Commentary: Can't Resist School Supplies
By Mildred Blaisdell
Buffalo, NY – Oscar Wilde said, I can resist anything except temptation. I can resist anything except school supplies.
Last month on vacation in North Carolina I needed to go to a Walmart to buy a sand chair. While my husband was picking up a battery for his watch, I wandered around the store only to find myself surrounded by school supplies. Marble notebooks for only 75 , packs of college ruled notebook paper, two pocket folders for 15 each, personalized rulers and calculators that would make perfect back-to-school gifts for the young girls in our department. And this was just at the end of the aisle. I couldn't let myself venture into the the main part of the aisle. It was difficult. It was wrong to be thinking about school supplies on the first day of a week at the beach. It was exhausting. I picked up my chair and returned to the beach house.
I've always been obsessed by school supplies. Sometimes I think that I became a teacher because of the supply closet at Highland Elementary school. If I close my eyes I can still see where the colored chalk was stored, where the piles of construction paper sat, and where the squat cans of chunky paste occupied the corner of the floor. Even in second grade I realized that being a teacher could give me unlimited access to that supply cupboard.
Well, I don't have unlimited access to the supply cupboard at my high school, but I do have an unlimited supply of stores where I can buy my new pens, notebooks, giant rubber bands, colored folders and overhead pens. This year a see-through accordion file is at the top of my must-have list.
While I was holding myself back from the aisle of school supplies in Walmart, I had to ask myself, what's the big fascination? It gave me lots of things to think about while I was sitting in the sand for the rest of the week.
At first, I thought that the acquiring of new supplies in September is part of the consumer culture that we're surrounded by, but then, I realized that it's something else. School supplies equal hope. Both teachers and students alike approach every new year with hope. Without hope, no one could be dragged into a school.
We hope that people will like us, that we'll be smart, that we'll be organized, that we'll avoid feeling overwhelmed by everything that we have to do. This year we won't let ourselves fall behind, become discouraged, or make excuses. New school supplies can help us create this new hopeful world. Who could miss an assignment with a new planner? Who could mislay homework with these new folders? Who could lose notes with a notebook that has these fancy dividers? Deep in our hearts, we know that we could, but we bury that fear with new planners, and folders and notebooks.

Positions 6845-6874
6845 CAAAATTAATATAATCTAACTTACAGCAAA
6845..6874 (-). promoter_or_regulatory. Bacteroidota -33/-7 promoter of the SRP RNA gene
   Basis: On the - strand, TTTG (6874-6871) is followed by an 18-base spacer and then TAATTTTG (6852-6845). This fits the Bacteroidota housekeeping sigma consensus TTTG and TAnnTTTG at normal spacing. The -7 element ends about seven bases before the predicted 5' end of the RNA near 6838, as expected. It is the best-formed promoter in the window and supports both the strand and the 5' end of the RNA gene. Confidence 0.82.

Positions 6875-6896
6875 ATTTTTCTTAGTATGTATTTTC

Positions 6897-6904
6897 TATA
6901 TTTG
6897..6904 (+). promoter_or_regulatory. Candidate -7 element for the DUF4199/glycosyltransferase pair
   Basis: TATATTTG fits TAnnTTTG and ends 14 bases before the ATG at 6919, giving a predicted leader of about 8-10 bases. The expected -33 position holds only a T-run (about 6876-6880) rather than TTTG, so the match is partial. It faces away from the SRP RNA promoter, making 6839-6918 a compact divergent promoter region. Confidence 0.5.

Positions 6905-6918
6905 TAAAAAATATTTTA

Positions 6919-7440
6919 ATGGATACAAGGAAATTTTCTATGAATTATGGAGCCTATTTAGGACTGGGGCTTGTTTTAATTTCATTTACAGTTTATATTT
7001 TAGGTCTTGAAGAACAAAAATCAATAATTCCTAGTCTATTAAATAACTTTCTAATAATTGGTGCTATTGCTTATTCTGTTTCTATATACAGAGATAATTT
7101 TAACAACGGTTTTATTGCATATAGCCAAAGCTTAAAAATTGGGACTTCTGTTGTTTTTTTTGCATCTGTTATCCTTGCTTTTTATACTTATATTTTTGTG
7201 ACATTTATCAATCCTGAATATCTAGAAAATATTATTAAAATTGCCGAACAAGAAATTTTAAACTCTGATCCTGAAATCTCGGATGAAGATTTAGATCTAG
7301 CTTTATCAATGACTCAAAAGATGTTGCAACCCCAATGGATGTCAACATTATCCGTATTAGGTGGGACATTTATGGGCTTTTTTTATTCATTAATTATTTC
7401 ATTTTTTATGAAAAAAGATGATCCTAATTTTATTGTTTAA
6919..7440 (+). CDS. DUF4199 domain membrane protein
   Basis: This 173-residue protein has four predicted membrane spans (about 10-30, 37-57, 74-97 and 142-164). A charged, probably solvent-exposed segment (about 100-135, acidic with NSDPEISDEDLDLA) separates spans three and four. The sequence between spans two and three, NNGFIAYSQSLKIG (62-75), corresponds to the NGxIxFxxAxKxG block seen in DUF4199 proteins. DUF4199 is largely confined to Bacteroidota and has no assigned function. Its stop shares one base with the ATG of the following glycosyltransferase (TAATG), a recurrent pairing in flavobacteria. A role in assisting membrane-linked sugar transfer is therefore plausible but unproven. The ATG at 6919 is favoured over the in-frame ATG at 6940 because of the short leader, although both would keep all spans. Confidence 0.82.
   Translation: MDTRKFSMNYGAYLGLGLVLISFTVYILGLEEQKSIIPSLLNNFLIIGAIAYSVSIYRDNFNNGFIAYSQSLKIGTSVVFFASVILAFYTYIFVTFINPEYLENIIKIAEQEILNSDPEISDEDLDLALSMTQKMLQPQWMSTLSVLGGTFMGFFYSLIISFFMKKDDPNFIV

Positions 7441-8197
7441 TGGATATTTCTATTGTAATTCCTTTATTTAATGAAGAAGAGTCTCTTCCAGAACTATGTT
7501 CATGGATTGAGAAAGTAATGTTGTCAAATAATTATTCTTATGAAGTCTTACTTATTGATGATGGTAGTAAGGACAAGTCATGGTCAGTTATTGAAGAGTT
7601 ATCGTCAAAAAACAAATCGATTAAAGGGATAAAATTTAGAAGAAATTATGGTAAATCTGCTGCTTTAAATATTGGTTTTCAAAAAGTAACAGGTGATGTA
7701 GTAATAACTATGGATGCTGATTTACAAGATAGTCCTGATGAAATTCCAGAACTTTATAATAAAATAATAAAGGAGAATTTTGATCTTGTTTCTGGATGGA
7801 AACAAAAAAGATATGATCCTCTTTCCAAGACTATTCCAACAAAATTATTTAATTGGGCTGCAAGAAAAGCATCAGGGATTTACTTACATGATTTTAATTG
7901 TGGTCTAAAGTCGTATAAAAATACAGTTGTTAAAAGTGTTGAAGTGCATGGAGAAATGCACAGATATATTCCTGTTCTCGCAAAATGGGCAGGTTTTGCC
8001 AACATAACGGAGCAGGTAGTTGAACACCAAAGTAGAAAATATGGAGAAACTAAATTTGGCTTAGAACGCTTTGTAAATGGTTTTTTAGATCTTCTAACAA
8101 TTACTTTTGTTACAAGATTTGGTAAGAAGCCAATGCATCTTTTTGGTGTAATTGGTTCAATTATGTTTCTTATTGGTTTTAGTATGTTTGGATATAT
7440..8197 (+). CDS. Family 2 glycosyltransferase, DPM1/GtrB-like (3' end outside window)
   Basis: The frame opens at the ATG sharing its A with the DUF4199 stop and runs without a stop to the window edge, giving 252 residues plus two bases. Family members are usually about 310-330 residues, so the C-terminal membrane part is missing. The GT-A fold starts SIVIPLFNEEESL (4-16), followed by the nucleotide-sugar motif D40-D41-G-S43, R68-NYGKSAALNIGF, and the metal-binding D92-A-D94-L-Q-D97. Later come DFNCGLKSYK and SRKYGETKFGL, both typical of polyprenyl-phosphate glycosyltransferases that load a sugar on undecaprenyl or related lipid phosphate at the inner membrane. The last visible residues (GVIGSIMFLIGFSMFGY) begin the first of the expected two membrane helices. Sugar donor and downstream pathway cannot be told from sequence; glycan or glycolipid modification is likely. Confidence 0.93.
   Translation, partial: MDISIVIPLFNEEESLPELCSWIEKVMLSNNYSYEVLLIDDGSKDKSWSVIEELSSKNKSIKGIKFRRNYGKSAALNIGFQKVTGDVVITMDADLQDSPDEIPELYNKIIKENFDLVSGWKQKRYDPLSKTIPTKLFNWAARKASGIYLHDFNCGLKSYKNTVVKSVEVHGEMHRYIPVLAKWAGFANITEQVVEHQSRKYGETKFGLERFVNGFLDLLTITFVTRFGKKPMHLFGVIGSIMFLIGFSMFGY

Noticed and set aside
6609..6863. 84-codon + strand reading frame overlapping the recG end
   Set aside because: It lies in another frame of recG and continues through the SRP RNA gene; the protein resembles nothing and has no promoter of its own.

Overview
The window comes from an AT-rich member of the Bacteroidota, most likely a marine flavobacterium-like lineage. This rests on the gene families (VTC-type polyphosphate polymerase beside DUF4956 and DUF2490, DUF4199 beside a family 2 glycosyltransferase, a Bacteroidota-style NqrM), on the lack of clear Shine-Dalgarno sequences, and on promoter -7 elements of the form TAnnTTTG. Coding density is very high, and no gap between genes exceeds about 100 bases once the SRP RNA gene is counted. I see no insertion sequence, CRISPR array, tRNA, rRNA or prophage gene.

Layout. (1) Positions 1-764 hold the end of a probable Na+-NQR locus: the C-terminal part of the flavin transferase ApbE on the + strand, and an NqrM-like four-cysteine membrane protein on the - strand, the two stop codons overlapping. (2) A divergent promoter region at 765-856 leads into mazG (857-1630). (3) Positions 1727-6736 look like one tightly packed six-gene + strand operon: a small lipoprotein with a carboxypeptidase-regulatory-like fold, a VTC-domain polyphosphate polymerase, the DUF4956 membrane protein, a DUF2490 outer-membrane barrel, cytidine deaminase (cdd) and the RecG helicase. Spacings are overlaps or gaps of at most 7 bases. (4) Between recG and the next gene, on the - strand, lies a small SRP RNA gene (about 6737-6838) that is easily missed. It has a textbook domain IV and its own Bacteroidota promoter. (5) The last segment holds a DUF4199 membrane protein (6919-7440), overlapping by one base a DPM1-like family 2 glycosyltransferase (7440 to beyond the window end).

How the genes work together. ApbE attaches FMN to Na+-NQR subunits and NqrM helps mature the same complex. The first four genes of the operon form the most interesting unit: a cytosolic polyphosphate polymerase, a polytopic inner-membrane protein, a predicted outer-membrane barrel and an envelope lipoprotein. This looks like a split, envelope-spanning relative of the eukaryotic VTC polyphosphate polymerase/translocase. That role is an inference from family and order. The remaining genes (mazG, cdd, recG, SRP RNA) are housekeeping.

Really good school supplies are like talismaen, primitive good luck charms in a world of rational intellectual pursuit. It's always fun to see a student with a new pen that she loves. Look at how smoothly it writes! she'll exclaim. Isn't that beautiful? Or a boy will pull out a mammoth notebook with zippers and pockets and dividers and smile fondly at it with a smile that one usually only sees when a boy looks at his first car. Some of the teachers in my department buy notebooks with a clear sheet over the cover that we can decorate with pictures we love. Will this pen make her a better writer? Make him more organized? Will this lovely picture make it a better course? Perhaps. In those first few days when the objects are new, anything is possible.
No one thinks about what our new acquisitions will look like in April because we all know the truth. We'll prefer to duct tape a folder's spine rather than spend 15 for a new one. Notebook paper will have curled edges from sitting in a backpack for eight months. Pens will run out of ink; mechanical pencils will be leadless. When we look back over the year there will be successes and failures. We've met some of our goals; we can't even remember others. Spring break will save our sanity and give us the strength to soldier on until finals.
But September is all possibility. Self help books are based on this premise. If we fall off the diet or fall off the wagon, we can start again and again and again. Teachers and students know that and so we all head off to the office supply stores to load up on markers and colored pencils and new gel pens. We've got hope. This year will be better.
Mildred Blaisdell is a teacher at Williamsville East High School.